Saira Kennedy

Artificial Intelligence and Machine Learning: What Are They and Why Are They Important?

November 12, 2020

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Original Post Information:

"authorDisplayName": "Saira Kennedy",
"publish": "2018-09-21T07:00:00.000Z",
"tags": "machine-learning"

Editor's Note: This post is based on the MapR Academy course, Introduction to Artificial Intelligence and Machine Learning.

This post will give you a basic background on artificial intelligence and machine learning. It's a good place to gain an intro-level, working understanding of the categories, how they fit together, and their differences.

In this post, we begin by defining the differences between artificial intelligence and machine learning and what these terms mean. In future posts, we will discuss the different methods of machine learning and some of the most common algorithms available for your projects. After that, you'll learn about real-world use cases, utilizing this technology, and the unique value MapR solutions provide for machine learning endeavors.

Where do AI and ML fit in data science?

Before we get into the finer details of artificial intelligence and machine learning, let's see how it fits in the larger world of data science. Because this field is rapidly changing, some people may be confused or disagree about the overall landscape and terms being used in the industry, so let's clarify how we will be defining them in this blog.

Think of a series of Russian nesting dolls, but now imagine them as futuristic robot dolls, like the ones pictured below. With this analogy, we can have multiple robot dolls nested within each level.

With these nesting robot dolls, version 2.0, the largest doll represents the entire field of data science. The second doll represents artificial intelligence, and the next doll represents machine learning. A fourth doll, for deep learning, can also be nested within the machine learning doll, but we won't be going into much depth on that topic in this post.

What is Data Science?

Both artificial intelligence and machine learning nest under the largest doll of data science, whose purpose is to extract insights from data. Data science analyzes large amounts of data to deliver value and give businesses a competitive edge across all industries. As an example, retail businesses analyze buyer habits to better target recommendations and promotions to their customers.

In the growing world of big data, it is important to have an effective data science strategy to help make informed business decisions. All these fields have become more prominent, as the attempts to meet the growing demand for finding more efficient ways to extract value from data at scale has increased.

Using artificial intelligence to accomplish these goals is a natural outgrowth of the big data movement.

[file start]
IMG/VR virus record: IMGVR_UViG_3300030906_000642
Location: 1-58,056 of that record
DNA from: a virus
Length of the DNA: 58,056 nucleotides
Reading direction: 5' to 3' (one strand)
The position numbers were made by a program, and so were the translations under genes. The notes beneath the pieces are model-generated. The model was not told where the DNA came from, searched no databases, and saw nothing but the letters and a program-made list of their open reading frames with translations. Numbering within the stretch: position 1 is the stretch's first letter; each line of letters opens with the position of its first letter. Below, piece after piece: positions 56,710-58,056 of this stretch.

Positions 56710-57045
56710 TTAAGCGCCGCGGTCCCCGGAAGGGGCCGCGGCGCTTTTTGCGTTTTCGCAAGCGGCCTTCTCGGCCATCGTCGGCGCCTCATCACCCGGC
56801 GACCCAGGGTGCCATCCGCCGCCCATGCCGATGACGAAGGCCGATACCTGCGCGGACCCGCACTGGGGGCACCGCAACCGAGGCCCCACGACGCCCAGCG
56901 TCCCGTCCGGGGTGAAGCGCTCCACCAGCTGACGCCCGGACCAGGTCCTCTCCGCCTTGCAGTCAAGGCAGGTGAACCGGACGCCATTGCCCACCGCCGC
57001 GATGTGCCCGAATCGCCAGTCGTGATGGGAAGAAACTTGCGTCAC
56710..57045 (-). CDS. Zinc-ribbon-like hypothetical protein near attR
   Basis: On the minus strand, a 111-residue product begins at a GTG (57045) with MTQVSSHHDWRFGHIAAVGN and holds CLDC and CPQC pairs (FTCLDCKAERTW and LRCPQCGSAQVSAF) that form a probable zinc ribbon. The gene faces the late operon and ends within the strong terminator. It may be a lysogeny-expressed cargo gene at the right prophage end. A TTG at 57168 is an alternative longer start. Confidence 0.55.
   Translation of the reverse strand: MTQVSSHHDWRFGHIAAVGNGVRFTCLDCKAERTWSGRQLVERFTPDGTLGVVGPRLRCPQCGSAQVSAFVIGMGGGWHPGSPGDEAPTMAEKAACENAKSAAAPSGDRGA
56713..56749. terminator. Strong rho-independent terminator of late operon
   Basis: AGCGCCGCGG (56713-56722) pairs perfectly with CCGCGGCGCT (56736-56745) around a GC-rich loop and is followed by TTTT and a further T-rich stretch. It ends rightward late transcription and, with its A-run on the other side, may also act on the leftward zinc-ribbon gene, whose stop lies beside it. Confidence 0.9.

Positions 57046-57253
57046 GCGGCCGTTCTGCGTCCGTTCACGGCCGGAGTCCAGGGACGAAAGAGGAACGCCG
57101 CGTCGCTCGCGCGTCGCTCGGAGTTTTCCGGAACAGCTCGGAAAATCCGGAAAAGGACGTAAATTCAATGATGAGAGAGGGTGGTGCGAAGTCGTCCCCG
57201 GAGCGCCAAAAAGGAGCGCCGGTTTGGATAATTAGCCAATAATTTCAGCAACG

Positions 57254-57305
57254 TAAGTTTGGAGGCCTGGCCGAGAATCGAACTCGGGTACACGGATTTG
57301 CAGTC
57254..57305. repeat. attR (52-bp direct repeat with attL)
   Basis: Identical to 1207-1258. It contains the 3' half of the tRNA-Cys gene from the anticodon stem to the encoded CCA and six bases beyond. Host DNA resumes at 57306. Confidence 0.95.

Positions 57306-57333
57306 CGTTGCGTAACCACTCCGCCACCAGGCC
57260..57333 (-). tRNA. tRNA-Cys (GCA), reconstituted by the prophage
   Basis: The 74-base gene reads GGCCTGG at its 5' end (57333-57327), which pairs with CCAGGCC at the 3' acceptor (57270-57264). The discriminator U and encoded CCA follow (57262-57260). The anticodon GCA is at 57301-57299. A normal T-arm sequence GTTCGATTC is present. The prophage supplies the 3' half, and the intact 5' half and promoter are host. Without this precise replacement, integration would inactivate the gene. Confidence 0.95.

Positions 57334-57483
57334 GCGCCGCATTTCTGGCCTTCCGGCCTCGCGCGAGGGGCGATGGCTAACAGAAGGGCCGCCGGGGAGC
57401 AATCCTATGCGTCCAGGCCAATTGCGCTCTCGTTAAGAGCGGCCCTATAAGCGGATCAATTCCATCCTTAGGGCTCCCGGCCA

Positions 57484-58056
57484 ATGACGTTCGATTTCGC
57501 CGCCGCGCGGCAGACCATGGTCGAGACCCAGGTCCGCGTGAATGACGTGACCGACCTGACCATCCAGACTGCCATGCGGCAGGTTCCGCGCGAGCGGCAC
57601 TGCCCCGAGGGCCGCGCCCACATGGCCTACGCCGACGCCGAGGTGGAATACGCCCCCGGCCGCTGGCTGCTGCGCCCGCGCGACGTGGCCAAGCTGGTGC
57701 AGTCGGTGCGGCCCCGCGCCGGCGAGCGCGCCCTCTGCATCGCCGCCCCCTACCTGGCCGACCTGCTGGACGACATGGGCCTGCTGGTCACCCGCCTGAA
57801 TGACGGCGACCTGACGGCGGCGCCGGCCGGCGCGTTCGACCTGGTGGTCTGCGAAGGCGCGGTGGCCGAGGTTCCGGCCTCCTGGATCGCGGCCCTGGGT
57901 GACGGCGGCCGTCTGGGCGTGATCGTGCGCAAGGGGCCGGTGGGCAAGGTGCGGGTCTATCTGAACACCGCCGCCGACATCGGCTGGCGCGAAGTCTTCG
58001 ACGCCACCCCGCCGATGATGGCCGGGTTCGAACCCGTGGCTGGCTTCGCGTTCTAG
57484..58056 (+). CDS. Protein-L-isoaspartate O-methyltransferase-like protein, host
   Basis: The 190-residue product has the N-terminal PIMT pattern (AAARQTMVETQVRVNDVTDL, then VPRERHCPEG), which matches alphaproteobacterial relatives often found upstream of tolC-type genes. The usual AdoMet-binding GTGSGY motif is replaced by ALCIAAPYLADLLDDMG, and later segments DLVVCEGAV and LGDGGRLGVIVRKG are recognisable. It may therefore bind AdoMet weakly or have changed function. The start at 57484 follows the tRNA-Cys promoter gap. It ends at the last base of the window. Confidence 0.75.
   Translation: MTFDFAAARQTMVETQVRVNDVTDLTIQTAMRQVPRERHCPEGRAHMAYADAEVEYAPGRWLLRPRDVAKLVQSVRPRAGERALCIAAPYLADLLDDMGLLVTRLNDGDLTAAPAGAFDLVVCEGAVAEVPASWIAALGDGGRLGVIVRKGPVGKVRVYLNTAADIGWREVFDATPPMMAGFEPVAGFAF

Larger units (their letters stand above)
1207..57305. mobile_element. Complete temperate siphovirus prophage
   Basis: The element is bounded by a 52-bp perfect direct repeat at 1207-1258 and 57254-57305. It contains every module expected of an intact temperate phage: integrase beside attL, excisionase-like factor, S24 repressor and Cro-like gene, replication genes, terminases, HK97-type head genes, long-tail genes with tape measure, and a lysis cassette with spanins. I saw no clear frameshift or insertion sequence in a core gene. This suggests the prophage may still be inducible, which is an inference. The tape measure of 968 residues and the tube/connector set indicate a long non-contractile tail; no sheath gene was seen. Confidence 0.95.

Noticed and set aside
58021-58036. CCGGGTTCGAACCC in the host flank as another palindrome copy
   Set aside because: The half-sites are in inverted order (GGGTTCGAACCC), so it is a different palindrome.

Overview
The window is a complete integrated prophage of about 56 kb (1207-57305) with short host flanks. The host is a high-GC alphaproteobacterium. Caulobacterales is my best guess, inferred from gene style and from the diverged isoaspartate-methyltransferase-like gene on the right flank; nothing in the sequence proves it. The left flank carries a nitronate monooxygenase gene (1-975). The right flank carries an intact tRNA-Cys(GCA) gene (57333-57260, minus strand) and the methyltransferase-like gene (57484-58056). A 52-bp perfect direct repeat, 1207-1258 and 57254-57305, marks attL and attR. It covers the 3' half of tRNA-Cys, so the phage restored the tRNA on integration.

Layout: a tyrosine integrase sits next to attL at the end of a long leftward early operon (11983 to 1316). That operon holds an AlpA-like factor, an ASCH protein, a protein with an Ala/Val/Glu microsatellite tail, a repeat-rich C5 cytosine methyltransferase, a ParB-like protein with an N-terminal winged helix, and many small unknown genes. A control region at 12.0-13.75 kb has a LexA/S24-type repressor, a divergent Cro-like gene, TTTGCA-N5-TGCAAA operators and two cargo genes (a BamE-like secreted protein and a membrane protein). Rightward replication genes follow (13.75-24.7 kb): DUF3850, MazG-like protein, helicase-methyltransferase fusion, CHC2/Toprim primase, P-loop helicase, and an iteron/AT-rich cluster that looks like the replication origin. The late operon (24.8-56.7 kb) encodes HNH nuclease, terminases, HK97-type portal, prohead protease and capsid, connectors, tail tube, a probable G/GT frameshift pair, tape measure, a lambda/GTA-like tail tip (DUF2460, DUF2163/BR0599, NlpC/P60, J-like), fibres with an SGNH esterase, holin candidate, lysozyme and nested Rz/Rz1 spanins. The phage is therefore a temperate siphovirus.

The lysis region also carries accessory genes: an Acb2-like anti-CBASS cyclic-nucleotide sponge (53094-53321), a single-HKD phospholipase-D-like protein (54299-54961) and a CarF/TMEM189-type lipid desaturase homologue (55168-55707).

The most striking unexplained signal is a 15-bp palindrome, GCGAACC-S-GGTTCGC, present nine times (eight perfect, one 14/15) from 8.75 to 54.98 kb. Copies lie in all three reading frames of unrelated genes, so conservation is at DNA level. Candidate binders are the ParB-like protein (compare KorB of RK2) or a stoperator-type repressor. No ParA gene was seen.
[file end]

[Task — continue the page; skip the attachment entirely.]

What is Artificial Intelligence?

Artificial intelligence describes a machine that is capable of imitating and performing intelligent human behavior. Some of these tasks could include problem-solving and decision-making or specific activities requiring acute perception, recognition, or translation abilities.

Remember from the robot nesting doll example that machine learning is nested within artificial intelligence; therefore, all machine learning counts as AI, but not all AI counts as machine learning. Other robot dolls within classic AI, without machine learning, would include expert systems using symbolic artificial intelligence and AI Planning.

Symbolic Artificial Intelligence

Symbolic artificial intelligence is one of the first approaches to AI, which is based on the assertion that human intelligence can be achieved through the manipulation of symbols. This is the basis for physical symbol systems, also called formal systems, which center around three basic concepts that follow human thinking abilities:

  • Symbols, like the plus sign as the physical joining of two perpendicular lines, are first encoded in our brains.
  • Thoughts are the structures, like the plus sign means to add things together.
  • The manipulation process is the act of thinking, or applying the symbol and its structure together, like when we use the plus sign in a mathematical equation for one plus two equals three.

To understand this concept more clearly, let's take a look at a couple of specific examples. Physical Symbol System examples include algebra, formal logic, and even chess.

Physical Symbol Example:  Algebra

In algebra, the numbers and mathematical operators of plus, x, equals, et cetera, are the symbols. The equations and formulas are the expressions, and the calculation is the manipulated expression response.

Physical Symbol System Example:  Formal Logic

With formal logic problems, words like "if," "or," and "not," are the symbols. The structures are true or false statements, and the process manipulation are the rules of logical deduction, which result in the final expression. So, we could say "If a primarily healthy adult has a fever, then they may have the flu."